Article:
determine choices, having access to opportunities
and gaining control over ones life. In the present
study these elements are considered as to
provide a general frame work for the
endorsement of right to career development
among women.
Furthermore it focuses on the perceptions of
these tribal women regarding endorsement of
womens right to career development in their
culture. It is assumed that tribal women have
access to career opportunities and culture plays
important role in the endorsement of these
rights. A tribal woman tends to comply with the
cultural norms and, is given acceptance support
and recognition in the return. Furthermore it
describes the aspects of womens control over
her professional life and the barriers hindering
her progress.
METHODOLOGY
The research was exploratory in nature and
quantitative research approach was used for both
collection, and analysis of the data. Standardized
self constructed questionnaire was used as a

research tool to tap the perceptions about


Endorsement of Right to Career Development
among Tribal Masid Women. The calculated
reliability coefficient level of the tool was 0.7,
which indicated satisfactory level of reliability.
The data was collected from district Peshawar
and Dera Ismail Khan of Khyber Pakhtoon Khwa.
Sample consisted of women from Masid tribe
belonging to FATA. Convenient sampling
techniques were employed for data collection
and 50 women, with age range from 19 to 34
were being interviewed. The study doesnt
provide the overall perceptions of entire Masid
tribal women as only educated available women
were being interviewed. One of the reasons of
limitation is the ongoing war in the area and
spread of Masid families all over Pakistan as a
result of displacement which made it difficult to
access desired population.
Results and Discussion
Graph.1: Head of Family

Bar chart shows that in majority of the Masid


tribal families head of the household in mainly
male.
Chart. 1: Pie chart depicting level of education

The pie chart shows almost equal distribution of


different levels of education among Masid tribal
women

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Table. 1: Percentages of endorsement of right to


career development among Masid women

Rights
Access
Choices

Percentage
85%
51%
Compliance with
57%
culture
Role
of Acceptance of
87%
Culture
earning role
Support
87%
Recognition
55%
Financial
75%
Control
individualism
Further
68%
education
Access to
10%
opportunities
The above table shows perceptions about the
endorsement of right to career development
among women in percentages. Right to have
access to education is 85 %, whereas right to
make choices about employment is 51%. Culture
also plays significant role as shown 57% of the
respondents shows compliance to cultural norms
regarding career choices. 87% reported that their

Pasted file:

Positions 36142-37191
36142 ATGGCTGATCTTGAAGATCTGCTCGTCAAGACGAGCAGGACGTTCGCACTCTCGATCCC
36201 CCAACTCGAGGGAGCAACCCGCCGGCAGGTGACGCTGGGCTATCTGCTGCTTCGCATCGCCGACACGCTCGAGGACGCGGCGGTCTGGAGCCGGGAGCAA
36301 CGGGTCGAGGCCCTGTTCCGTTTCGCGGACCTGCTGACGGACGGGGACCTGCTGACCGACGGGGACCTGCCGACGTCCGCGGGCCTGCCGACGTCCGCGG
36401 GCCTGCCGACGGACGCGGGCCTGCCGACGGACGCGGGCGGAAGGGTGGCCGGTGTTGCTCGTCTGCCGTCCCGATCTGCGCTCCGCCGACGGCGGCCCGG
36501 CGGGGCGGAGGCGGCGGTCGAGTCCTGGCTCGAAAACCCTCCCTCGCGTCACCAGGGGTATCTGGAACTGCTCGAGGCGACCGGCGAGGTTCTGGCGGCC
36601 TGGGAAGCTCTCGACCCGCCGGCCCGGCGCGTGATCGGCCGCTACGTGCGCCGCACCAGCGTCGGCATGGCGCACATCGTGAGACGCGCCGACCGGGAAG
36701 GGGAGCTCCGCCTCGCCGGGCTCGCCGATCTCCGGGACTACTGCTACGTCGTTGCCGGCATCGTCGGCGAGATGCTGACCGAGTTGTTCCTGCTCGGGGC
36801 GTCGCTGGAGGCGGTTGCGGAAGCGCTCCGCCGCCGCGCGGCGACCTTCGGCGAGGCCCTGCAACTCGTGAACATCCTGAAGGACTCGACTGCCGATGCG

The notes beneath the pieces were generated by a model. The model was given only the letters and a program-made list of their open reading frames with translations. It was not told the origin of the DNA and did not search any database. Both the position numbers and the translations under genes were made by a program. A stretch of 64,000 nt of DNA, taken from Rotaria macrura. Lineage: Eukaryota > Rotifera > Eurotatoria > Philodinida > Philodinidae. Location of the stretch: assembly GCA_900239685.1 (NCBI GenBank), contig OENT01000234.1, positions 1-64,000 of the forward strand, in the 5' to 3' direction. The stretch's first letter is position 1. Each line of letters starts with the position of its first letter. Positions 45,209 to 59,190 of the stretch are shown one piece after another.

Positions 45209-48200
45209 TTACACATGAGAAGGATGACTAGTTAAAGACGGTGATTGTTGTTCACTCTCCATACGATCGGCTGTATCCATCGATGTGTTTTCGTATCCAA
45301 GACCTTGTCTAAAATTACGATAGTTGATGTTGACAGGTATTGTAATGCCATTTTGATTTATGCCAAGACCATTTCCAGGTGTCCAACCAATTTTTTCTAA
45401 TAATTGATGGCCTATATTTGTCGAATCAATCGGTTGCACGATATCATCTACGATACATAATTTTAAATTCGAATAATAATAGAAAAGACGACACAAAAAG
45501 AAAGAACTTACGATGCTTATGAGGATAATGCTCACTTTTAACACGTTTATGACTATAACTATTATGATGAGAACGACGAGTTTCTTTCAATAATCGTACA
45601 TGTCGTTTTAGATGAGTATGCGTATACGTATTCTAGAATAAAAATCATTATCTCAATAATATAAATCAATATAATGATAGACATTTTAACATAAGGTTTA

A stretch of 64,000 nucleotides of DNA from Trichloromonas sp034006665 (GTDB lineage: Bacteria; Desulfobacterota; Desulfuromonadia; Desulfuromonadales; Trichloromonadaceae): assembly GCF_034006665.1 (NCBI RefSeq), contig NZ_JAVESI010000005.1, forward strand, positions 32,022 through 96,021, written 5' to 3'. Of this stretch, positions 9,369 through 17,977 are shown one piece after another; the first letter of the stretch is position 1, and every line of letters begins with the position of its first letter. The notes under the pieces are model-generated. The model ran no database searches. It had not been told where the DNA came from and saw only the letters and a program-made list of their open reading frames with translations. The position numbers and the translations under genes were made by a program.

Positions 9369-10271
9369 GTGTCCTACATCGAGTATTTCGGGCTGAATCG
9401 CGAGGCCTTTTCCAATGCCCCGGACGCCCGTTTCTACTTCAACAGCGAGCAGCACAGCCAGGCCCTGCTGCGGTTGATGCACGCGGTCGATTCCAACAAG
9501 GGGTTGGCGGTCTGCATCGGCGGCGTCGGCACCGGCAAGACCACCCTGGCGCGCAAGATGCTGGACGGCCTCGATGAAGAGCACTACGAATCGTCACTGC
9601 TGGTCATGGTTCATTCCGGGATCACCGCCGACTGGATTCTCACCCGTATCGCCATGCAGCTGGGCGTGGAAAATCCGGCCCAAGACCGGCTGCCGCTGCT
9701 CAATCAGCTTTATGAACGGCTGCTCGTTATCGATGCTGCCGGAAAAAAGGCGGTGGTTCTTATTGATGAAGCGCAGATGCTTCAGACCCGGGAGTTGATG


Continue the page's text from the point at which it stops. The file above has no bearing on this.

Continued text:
family shows acceptance of their earning role,
and enjoy family support. In comparison to males
55% respondents believed that they enjoyed
equal recognition as a bread earner. While
comparing the right to have control over career
development 75% showed financial individualism,
68% enjoyed the opportunity of getting further
education and only 10% had access to career
development opportunities.
Table. 2: Barriers in the endorsement of right to
career development among Masid women

Barriers
Mobility
Stereotypes

Percentages
51%

Executive role
bias
Gender bias
Housewife is
unprofessional

66%
63%
80%

Discrimination
80%
The above table shows the barriers hindering the
endorsement of right to career development
among masid women. 51% respondents believed
that mobility is a barrier in grasping job related
opportunities in tribal community. Stereotypes
were also identified, which were generally
considered as barriers in the way of womens
right to career development. Among these 66%

refuted the stereotype that women cant perform


executive roles, 63% believed that their gender
was a barrier; whereas 80% refuted the belief
that housewife is unprofessional. Gender based
discrimination, which was 80%, was also
perceived as an impediment in womens
professional progress.
Table.3: Correlation between Role of culture and
choice of career

1
2
Role of culture
-0.24
Choice of career -.024
**P<0.01
Table shows an inter relationship b/w two
variables i.e. role of culture and choice of career.
The results indicate that variable role of culture is
negatively correlated with choice of career.
Table no 4: Correlation between Role of culture
and manual/domestic support
1
2
Acceptance of earning role
1
0.236
Manual/ domestic support
0.236
1
**P<0.01
Table shows an inter relationship b/w two
variables i.e. role of culture and manual/domestic
support. The results indicate that the variables
are moderately correlated.
DISCUSSION
The present study analyzed the perceptions of
women regarding endorsement of her right to
career development in Masid tribal culture. The
overall results shows a clear status of tribal
women access to career opportunities, career
choices she makes, role of culture in making
choices, her control over professional life and
finally the barriers she faces in availing these
rights
Graph no 1 depict the patriarchal nature of the
tribal community as majority of the respondents
reported that their head of the family is male.
Patriarchal nature of the tribal society is
considered to be the major impediment in the
womens professional progress by prevailing
literature. analysis showed that patriarchal nature
of the Pakhtoon-wali is depriving women of their
basic human rights (Khan 2008), But the results